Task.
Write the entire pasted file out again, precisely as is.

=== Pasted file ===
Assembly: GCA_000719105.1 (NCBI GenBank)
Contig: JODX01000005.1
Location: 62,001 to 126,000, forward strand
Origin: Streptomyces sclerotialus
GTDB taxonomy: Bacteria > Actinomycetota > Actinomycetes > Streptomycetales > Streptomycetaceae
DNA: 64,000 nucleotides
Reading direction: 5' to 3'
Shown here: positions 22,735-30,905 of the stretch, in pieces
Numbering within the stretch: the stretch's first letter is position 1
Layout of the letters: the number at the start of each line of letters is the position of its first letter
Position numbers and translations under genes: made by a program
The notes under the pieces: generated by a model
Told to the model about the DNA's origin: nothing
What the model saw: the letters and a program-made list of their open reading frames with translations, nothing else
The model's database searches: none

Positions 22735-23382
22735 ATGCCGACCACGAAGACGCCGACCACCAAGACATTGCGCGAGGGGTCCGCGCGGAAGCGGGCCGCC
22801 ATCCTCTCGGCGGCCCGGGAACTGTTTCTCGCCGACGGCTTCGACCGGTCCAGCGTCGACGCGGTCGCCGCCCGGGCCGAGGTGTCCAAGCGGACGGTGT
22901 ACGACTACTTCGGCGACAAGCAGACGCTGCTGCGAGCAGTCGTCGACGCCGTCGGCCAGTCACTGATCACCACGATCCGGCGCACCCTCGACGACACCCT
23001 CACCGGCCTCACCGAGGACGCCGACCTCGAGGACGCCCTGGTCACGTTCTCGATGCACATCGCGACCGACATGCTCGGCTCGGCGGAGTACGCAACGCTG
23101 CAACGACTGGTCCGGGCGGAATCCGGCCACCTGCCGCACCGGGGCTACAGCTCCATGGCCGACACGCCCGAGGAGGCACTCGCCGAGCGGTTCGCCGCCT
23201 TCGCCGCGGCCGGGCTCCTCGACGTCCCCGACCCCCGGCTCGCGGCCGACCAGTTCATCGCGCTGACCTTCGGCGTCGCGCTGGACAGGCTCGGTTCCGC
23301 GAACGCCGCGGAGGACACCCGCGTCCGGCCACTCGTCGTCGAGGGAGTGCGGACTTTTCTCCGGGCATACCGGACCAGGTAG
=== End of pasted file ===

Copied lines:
Assembly: GCA_000719105.1 (NCBI GenBank)
Contig: JODX01000005.1
Location: 62,001 to 126,000, forward strand
Origin: Streptomyces sclerotialus
GTDB taxonomy: Bacteria > Actinomycetota > Actinomycetes > Streptomycetales > Streptomycetaceae
DNA: 64,000 nucleotides
Reading direction: 5' to 3'
Shown here: positions 22,735-30,905 of the stretch, in pieces
Numbering within the stretch: the stretch's first letter is position 1
Layout of the letters: the number at the start of each line of letters is the position of its first letter
Position numbers and translations under genes: made by a program
The notes under the pieces: generated by a model
Told to the model about the DNA's origin: nothing
What the model saw: the letters and a program-made list of their open reading frames with translations, nothing else
The model's database searches: none

Positions 22735-23382
22735 ATGCCGACCACGAAGACGCCGACCACCAAGACATTGCGCGAGGGGTCCGCGCGGAAGCGGGCCGCC
22801 ATCCTCTCGGCGGCCCGGGAACTGTTTCTCGCCGACGGCTTCGACCGGTCCAGCGTCGACGCGGTCGCCGCCCGGGCCGAGGTGTCCAAGCGGACGGTGT
22901 ACGACTACTTCGGCGACAAGCAGACGCTGCTGCGAGCAGTCGTCGACGCCGTCGGCCAGTCACTGATCACCACGATCCGGCGCACCCTCGACGACACCCT
23001 CACCGGCCTCACCGAGGACGCCGACCTCGAGGACGCCCTGGTCACGTTCTCGATGCACATCGCGACCGACATGCTCGGCTCGGCGGAGTACGCAACGCTG
23101 CAACGACTGGTCCGGGCGGAATCCGGCCACCTGCCGCACCGGGGCTACAGCTCCATGGCCGACACGCCCGAGGAGGCACTCGCCGAGCGGTTCGCCGCCT
23201 TCGCCGCGGCCGGGCTCCTCGACGTCCCCGACCCCCGGCTCGCGGCCGACCAGTTCATCGCGCTGACCTTCGGCGTCGCGCTGGACAGGCTCGGTTCCGC
23301 GAACGCCGCGGAGGACACCCGCGTCCGGCCACTCGTCGTCGAGGGAGTGCGGACTTTTCTCCGGGCATACCGGACCAGGTAG